Anyone whose teachings and power is based on superstition and the ignorance of others is gonna get a kick in the nads from science and logic.


Satan beer removed from shops

The religious fundies are at it again in the US of A.
This time they've complained about the delicious Belgian beer Satan.

/rolls eyes

Read the full story in this linky.

"There is a Bible-thumping crusader behind every tree," says Charlotte Rowell, the owner of Noble Union. "We feel very strongly about enforcement of underage consumption laws and responsible drinking. But what I do have a hard time tolerating is the intolerance of religion. Were this to be taken to a legal battle, we would certainly win the right to keep our beers in the market."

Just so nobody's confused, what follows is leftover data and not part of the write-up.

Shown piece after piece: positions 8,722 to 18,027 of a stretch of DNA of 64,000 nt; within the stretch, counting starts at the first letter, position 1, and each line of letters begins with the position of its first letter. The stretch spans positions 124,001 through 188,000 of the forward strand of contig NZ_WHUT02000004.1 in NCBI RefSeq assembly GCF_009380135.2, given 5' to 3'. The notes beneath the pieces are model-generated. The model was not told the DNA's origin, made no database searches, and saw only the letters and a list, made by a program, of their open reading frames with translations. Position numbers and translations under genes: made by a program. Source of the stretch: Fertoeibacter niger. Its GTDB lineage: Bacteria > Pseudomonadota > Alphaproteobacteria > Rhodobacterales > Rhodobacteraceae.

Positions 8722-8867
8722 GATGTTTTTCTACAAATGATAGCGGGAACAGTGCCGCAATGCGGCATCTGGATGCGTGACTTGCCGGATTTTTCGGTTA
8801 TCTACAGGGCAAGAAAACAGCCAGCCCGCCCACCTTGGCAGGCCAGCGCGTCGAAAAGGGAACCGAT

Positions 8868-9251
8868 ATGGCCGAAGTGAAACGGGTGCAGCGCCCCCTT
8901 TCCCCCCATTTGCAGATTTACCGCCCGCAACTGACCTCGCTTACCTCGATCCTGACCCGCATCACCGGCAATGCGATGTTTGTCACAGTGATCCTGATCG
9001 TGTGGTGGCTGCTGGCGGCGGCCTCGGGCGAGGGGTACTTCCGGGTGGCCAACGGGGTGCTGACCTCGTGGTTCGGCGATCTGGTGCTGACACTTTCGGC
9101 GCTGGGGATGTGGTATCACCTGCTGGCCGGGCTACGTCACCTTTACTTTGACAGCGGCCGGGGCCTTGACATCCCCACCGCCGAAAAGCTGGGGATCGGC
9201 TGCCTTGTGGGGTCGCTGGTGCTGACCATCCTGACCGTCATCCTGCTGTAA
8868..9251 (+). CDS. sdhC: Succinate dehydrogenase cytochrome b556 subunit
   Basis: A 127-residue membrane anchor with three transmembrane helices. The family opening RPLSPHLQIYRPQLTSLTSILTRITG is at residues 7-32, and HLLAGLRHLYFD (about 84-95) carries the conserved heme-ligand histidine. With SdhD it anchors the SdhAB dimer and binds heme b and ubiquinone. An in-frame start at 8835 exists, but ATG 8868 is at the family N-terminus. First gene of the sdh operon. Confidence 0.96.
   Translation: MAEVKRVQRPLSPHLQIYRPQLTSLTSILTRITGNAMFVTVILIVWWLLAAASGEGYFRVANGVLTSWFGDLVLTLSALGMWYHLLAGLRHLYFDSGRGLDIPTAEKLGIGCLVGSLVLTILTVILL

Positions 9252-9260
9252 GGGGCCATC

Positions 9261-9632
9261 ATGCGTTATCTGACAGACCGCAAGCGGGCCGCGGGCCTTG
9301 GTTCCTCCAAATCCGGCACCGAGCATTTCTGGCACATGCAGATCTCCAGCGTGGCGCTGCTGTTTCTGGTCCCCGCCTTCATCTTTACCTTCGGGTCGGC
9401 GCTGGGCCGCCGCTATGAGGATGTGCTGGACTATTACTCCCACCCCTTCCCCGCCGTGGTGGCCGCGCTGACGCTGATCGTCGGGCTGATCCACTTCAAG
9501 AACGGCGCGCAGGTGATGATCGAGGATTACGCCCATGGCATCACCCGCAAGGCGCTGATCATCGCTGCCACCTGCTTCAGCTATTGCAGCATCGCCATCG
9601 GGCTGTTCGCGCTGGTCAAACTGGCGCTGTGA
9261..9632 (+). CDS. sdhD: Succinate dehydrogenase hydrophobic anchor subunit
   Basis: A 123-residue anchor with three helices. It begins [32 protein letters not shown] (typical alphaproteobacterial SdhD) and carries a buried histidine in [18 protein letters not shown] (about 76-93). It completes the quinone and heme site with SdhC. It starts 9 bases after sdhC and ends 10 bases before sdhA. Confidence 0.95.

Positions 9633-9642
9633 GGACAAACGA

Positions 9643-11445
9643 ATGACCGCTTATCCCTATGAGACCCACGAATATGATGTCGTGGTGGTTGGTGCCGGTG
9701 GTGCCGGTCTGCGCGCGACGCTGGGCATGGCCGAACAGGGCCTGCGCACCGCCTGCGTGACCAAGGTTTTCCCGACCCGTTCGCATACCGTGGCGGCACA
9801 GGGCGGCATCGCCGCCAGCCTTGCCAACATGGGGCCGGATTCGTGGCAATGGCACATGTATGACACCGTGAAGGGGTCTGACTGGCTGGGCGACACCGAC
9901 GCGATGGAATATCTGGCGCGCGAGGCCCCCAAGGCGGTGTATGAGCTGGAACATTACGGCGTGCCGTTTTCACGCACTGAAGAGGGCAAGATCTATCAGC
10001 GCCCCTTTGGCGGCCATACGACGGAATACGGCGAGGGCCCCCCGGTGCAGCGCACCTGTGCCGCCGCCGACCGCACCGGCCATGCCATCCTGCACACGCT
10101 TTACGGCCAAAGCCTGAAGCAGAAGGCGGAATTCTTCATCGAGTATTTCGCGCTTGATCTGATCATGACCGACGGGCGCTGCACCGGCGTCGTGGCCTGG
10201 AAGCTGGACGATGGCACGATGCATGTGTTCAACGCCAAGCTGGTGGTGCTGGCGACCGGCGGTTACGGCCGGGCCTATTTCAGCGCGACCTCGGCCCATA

Do it! Go for it! I'll toast to that!
All hail to the ale and long live Satan, Duvel and Lucifer.

And to top it off I give you that well known Flemish saying:

"In heaven there is no beer, that's why we drink it here"


Stealth Cat

Always a big hit with Mouser.


Funny Money

This totally cracked me up when I saw the front page of the newspaper yesterday.


Fantastic Contraption

I'm addicted. Another time waster. It's top notch geeky stuff. So bookmark this right away.
It's a fun physics game. The aim of the game is to build some weird machine to get some pink object to a pink goal while having to conquer various physical obstacles. Here are some different, weird and wonderful contraptions. Try the tutorial and then start building. It's really easy to pick up. It does not involve speed or any of that, just some imagination and cunning. Enjoy!